Artsplash Debuts at Menlo Summerfest
Nirvana For Shoppers, Fun in the Sun
America’s finest artists and craftmakers transform Menlo Park’s tree-lined downtown into a spectacular visual feast for Artsplash, the fine arts component of the Menlo Summerfest, coming up July 15-16 from 10 a.m. to 6 p.m. on Santa Cruz Avenue.
Alain Fastre watercolor "Canal Grande Venezia"
Rebecca Nie painting "Poppy"
Eric Lusignan photography "Lupine and Hills"
Paula Riley oil painting "Joy in the Garden"
Deborah Bridges garden sculpture angel
Shop and browse among more than 200 well-stocked booths filled with on-trend fashions, dazzling jewelry, exceptional paintings, functional ceramics, shimmering glass vessels, leather goods, beautiful photography, wood carvings, mixed media creations and much more.
There will be many new, emerging artists featured and they are excited to add a fresh, modern edge to the festival. “Festivalgoers will find handcrafted treasures in all price-points by many of their favorite artists and discover one-of-a-kind items by lots of newcomers – 20 percent of the artists are new participants,” said Director of Pacific Fine Arts Festivals Dana Hale-Mounier. “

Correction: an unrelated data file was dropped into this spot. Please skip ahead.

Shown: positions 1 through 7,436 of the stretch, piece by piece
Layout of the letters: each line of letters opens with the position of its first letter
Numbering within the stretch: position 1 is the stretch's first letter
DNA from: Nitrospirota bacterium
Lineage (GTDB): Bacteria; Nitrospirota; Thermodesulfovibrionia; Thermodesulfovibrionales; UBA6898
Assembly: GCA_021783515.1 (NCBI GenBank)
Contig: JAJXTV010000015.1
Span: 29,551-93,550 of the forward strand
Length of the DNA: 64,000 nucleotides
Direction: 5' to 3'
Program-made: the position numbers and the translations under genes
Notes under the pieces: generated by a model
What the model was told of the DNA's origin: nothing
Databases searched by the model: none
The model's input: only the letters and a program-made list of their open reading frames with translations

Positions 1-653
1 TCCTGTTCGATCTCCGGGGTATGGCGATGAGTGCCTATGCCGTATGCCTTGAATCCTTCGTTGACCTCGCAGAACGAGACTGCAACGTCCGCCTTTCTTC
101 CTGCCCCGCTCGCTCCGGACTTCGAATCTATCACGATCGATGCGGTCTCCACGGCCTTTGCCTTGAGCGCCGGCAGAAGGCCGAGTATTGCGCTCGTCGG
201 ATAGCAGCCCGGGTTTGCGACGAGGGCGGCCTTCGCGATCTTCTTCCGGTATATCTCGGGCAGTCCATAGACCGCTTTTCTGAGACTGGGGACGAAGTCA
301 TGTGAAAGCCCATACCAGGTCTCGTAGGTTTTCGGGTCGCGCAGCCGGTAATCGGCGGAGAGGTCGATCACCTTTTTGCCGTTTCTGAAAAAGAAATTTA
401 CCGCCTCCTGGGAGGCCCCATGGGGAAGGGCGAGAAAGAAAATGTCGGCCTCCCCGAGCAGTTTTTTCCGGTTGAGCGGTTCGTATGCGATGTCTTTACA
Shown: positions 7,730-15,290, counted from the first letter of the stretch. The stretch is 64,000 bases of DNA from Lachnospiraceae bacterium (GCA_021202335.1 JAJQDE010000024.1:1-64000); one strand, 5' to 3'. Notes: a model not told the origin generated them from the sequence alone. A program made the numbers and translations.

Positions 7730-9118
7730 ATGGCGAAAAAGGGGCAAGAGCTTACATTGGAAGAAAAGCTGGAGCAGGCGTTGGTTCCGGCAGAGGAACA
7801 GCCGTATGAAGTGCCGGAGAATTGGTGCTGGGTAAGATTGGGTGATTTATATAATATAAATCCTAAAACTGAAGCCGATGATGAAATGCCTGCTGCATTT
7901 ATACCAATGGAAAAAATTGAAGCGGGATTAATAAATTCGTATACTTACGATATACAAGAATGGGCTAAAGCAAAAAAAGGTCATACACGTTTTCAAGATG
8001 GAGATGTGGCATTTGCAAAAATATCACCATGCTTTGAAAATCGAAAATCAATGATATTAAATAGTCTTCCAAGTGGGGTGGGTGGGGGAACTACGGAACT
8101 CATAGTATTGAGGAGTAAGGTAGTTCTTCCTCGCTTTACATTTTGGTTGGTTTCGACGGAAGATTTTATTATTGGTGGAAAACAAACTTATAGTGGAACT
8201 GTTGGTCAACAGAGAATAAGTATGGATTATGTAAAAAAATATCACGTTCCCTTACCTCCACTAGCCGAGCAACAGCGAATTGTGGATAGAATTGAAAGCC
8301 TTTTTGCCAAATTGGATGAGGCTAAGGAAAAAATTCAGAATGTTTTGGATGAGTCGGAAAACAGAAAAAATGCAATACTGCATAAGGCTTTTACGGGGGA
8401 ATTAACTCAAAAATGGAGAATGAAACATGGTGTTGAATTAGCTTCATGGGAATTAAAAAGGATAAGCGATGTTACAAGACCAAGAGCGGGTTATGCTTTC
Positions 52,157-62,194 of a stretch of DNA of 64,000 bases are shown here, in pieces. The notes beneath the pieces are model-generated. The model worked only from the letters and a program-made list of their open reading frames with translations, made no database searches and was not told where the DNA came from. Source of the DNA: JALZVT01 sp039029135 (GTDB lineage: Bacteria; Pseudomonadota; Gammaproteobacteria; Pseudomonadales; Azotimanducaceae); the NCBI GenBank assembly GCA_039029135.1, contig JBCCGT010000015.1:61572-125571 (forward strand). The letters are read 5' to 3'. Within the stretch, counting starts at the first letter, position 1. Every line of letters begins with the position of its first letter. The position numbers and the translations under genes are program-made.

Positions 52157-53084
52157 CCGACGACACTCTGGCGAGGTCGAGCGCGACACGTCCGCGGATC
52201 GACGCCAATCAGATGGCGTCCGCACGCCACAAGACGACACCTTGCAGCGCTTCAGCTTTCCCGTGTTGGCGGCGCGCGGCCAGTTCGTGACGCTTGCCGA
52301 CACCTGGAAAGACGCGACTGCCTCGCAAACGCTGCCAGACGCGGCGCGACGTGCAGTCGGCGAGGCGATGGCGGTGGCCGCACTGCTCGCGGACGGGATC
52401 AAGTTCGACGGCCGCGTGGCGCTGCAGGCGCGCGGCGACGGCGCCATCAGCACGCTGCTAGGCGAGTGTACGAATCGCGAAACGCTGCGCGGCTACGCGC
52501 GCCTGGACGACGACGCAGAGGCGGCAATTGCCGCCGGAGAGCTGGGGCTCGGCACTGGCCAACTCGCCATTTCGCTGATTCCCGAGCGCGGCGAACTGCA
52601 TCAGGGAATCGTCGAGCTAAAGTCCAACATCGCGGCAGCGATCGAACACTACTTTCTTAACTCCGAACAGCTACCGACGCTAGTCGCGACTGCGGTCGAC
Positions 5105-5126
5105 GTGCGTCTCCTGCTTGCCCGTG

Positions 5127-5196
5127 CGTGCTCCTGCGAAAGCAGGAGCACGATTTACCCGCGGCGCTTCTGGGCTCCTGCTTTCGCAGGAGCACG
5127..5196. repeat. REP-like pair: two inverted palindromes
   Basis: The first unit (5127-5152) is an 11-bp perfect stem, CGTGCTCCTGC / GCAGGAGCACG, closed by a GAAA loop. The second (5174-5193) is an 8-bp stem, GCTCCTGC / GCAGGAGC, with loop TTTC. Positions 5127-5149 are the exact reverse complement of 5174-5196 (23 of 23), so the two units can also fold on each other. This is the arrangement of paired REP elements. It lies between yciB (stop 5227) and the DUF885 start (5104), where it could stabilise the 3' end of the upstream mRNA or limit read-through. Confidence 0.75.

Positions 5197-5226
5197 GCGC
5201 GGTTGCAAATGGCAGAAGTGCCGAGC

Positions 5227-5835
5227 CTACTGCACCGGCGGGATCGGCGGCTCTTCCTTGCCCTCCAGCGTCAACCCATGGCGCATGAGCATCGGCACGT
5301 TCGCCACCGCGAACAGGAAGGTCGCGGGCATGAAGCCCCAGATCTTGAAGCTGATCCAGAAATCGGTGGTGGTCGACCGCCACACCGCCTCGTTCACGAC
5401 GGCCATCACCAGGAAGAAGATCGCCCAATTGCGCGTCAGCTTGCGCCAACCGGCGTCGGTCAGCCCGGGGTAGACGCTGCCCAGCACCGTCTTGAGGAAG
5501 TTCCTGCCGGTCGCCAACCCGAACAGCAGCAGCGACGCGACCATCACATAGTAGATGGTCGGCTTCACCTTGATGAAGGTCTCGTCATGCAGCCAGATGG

Alain Fastre has been able to combine his passion for painting with a successful international business career. He has worked in 29 different countries and enjoys painting the iconic places that have left indelible memories in his mind. The artist recently started painting with oils and acrylics, but he prefers watercolors. “I like the spontaneity of the technique, less being often more, the interaction between the water, the paper and the pigments,” he said. Contemporary painter Rebecca Nie creates a Zen dialogue between the artist and viewer through visual beauty. She strives to express the Eastern ideal of harmony with nature and humanity through layers of symbolism. Her abstract realism paintings illustrate poppies, magnolias and other natural wonders. Photographer Eric Lusignan used to work for the family of Ansel Adams. Today, he scours national parks in the United States and Canada to shoot interesting subjects. His favorite park is Yosemite, where he and his wife, Nancy, got married. Paula Riley paints from the heart. Inspired by the Impressionist painters, she uses a palette knife to depict interesting objects and landscapes. “I enjoy telling the story of each painting,” she explained. “I’m interested in light and shadow, in warm and cool, and texture. I strive to take my paintings beyond what is seen by the eye and to create a mood or feeling through color and composition.”
Sculpture and Mixed Media